Efficiency Ratings

Here is a look at how efficient NC State's players have been this season. Wolfpack junior Richard Howell has been the team's top player when using an efficiency rating to gauge performance.

A quick way NBA coaches measure a player's game performance is by evaluating his efficiency. In order to find a player's efficiency the following formula is used:

((Points + Rebounds + Assists + Steals + Blocks) - ((Field Goals Att. - Field Goals Made) + (Free Throws Att. - Free Throws Made) + Turnovers))

For example, compare the following stat lines:

Player A: 17 points (5-of-22 FG, 7-9 FT), 8 rebounds, 6 assists, 3 steals, 4 turnovers

Player B: 15 points (5-8 FG, 3-4 FT), 4 rebounds, 7 assists, 2 turnovers

Who had the better game? Using the NBA formula player B, who hit five of eight shots and committed two turnovers registered a +20 efficiency total while Player A who missed 17 shots and had four turnovers had just a +11 rating.

Here is a look at how NC State's players have fared this season.


Throughout the conference season we will track the various highs and lows using the formula.

Notable Efficient Performances
C.J. Williams vs. Wake Forest (+23)
Lorenzo Brown vs. Maryland (+23)
Richard Howell vs. Virginia (+22)
Scott Wood vs. Boston College (+22)
Scott Wood vs. Wake Forest (+22)
Lorenzo Brown vs. Wake Forest (+20)
DeShawn Painter vs. Miami (+20)
Scott Wood vs. Maryland (+19)
Scott Wood vs. Miami (+19)
C.J. Leslie vs. Georgia Tech (+18)

Notable Inefficient Performances
C.J. Williams vs. Miami (+5)
C.J. Williams vs. Maryland (+5)
C.J. Leslie vs. Wake Forest (+5)
Scott Wood vs. Georgia Tech (+4)
Richard Howell vs. North Carolina (+3)
DeShawn Painter vs. North Carolina (0)
Alex Johnson vs. Virginia (0)

*- Players must play at least 20 minutes.


Cumulative Season ratings for the Wolfpack through 24 games. (Efficiency/game)
Richard Howell: +390 (16.3)
Lorenzo Brown: +386 (16.1)
C.J. Leslie: +303 (14.4)
C.J. Williams: +325 (13.5)
Scott Wood: +298 (13.0)
DeShawn Painter: +195 (8.1)
Alex Johnson: +134 (5.6)

Efficiency Ratings Per Minutes Played
Richard Howell: 16.3 per game efficiency -- .61 efficiency per minute
C.J. Leslie: 14.4 per game efficiency -- .54 efficiency per minute
Lorenzo Brown: 16.1 per game efficiency -- .49 efficiency per minute
C.J. Williams: 13.5 per game efficiency -- .43 efficiency per minute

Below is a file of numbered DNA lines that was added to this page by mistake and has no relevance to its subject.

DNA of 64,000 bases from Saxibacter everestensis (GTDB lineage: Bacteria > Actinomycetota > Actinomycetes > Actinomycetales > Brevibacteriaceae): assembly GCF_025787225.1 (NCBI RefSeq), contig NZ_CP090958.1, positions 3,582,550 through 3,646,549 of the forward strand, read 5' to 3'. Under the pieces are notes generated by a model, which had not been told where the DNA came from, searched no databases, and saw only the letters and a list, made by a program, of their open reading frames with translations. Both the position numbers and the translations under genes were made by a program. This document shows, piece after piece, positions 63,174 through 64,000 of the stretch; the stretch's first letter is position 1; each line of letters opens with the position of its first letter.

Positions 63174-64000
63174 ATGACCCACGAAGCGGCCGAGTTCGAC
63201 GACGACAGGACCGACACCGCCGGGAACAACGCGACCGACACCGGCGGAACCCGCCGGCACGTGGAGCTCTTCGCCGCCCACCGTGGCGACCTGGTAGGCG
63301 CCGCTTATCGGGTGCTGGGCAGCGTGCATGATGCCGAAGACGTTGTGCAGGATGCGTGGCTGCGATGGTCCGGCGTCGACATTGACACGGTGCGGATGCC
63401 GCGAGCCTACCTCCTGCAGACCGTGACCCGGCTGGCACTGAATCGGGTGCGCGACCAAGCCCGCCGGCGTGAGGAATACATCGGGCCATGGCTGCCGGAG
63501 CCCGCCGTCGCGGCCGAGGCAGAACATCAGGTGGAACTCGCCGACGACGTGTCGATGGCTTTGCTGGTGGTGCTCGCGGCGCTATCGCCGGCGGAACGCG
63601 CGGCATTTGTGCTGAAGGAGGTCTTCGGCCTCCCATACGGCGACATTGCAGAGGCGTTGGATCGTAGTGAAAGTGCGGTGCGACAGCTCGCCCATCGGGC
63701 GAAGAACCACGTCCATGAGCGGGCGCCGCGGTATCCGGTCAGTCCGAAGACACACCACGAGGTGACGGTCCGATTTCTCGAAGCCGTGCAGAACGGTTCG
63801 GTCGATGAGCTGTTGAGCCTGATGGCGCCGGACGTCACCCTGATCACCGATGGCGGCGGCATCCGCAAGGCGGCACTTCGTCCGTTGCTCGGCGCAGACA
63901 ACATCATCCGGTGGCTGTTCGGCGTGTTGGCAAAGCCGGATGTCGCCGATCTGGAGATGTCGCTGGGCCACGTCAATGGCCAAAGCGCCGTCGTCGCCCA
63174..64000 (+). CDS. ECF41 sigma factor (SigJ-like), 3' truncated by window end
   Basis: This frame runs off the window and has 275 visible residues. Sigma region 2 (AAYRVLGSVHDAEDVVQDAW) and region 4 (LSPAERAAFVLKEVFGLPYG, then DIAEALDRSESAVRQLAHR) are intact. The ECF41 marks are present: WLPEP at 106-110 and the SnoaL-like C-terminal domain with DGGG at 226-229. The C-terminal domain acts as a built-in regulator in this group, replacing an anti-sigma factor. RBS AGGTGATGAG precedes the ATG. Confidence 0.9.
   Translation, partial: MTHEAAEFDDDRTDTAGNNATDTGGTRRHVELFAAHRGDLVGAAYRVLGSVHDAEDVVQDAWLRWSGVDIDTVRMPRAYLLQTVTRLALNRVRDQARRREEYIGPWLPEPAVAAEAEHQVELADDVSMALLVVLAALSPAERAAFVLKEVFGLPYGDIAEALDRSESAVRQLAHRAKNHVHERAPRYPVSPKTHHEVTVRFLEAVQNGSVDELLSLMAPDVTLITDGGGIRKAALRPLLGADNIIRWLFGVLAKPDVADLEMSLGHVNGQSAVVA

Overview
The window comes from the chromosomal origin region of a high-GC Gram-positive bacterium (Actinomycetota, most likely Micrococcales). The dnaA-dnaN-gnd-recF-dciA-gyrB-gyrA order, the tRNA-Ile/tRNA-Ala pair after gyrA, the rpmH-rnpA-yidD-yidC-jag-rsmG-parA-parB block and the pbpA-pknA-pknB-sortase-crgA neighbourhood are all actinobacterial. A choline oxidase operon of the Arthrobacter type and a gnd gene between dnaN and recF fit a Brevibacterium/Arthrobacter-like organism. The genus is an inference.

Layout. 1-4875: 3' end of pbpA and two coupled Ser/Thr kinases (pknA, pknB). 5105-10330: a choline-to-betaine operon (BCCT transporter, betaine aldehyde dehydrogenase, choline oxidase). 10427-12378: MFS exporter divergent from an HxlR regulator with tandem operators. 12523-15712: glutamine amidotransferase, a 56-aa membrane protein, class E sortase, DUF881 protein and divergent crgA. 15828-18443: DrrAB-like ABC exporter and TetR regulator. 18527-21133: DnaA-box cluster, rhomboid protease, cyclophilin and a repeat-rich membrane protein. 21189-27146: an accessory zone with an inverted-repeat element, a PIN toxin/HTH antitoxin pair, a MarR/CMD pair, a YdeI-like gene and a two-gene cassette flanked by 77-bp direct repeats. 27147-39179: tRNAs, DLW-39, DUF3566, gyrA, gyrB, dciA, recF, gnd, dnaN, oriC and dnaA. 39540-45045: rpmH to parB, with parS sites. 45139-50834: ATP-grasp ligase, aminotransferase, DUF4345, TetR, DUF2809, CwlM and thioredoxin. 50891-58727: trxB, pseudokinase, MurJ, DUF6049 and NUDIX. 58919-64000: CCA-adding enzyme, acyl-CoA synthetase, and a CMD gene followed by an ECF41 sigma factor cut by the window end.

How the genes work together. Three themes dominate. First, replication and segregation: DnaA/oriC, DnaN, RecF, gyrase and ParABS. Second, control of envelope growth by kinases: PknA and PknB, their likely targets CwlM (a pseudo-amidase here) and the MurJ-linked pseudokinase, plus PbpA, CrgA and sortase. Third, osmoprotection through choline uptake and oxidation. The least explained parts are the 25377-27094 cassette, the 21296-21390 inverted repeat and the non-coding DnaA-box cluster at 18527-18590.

Scott Wood: 13.0 per game efficiency -- .41 efficiency per minute
DeShawn Painter: 8.1 per game efficiency -- .40 efficiency per minute
Alex Johnson: 5.6 per game efficiency -- .29 efficiency per minute

OBSERVATIONS: As most would probably expect, Richard Howell continues to be NC State's most efficient player. He can fill every category. Howell has emerged as an elite rebounder, averaging 9.4 a game, and is shooting over 50% from the field (51.4%) and 70% from the free throw line (71.6%).

The field goal percentage and difference in turnovers have kept Howell above Lorenzo Brown, who is turning in an excellent season. While he has struggled some lately, he is still averaging 11.9 points, 6.8 assists, 4.3 rebounds, and 1.8 steals. Brown is shooting 46% from the field and 76% from the line, but he is committing a team-high 3.2 turnovers. If he can bring that number down he will be even more effective because he has consistently been an elite assist man.

Through nine conference games he has had just one game where he totaled less than six assists in a contest, and that came against a Virginia team that limited possessions and fastbreak opportunities.

C.J. Leslie is the Pack's third-most efficient player. He ranks second on the team in scoring (13.0), rebounds (6.2), and steals (1.3), and he leads the team in blocks (1.8). Leslie is also shooting 50% from the field, but he is last among the regulars in free throw percentage (62.5%). Given he has attempted the most on the team, that is a major reason why he isn't higher on the efficiency board.

C.J. Williams has been extremely efficient all season. While he doesn't rebound as well as you would think (3.8 per game), he is averaging 12.1 points and has been rock-solid as a shooter. Williams, the Pack's starting shooting guard, leads the team in field goal shooting, as he is knocking down an astounding 53% of his shots and 81.4% from the free throw line.

Finally, Scott Wood leads the Wolfpack in scoring at 13.5 per game, but his efficiency number is lower due to his inability to impact statistically in other areas. However, he is shooting 47% from the field, 44% from 3-point range, and hasn't missed a free throw all season.

However, Wood has really stepped it up in conference play. He is averaging 15.1 points per game and leads the team in blocks in league play. Through nine games he has totaled 12 blocks after recording just four in nonconference play.

If improvement needs to be made it should be in the bench play as DeShawn Painter and Alex Johnson have struggled with consistency. Painter had big games at Miami and at Wake Forest, and Johnson has been solid off the bench as an assist man, but they've had issues. Neither is contributing much in the scoring column in recent games, and that has put additional pressure on the starters to produce even more.

In the last three games Johnson and Painter have combined to score just six points, with all six coming from Painter. Johnson is 0-11 from the field during that stretch... that's not good at all.

NOTES: Players must average at least 10 minutes per game to be included in the ratings. Jordan Vandenberg had been averaging 11.9 minutes a contest but he is sitting out this season.

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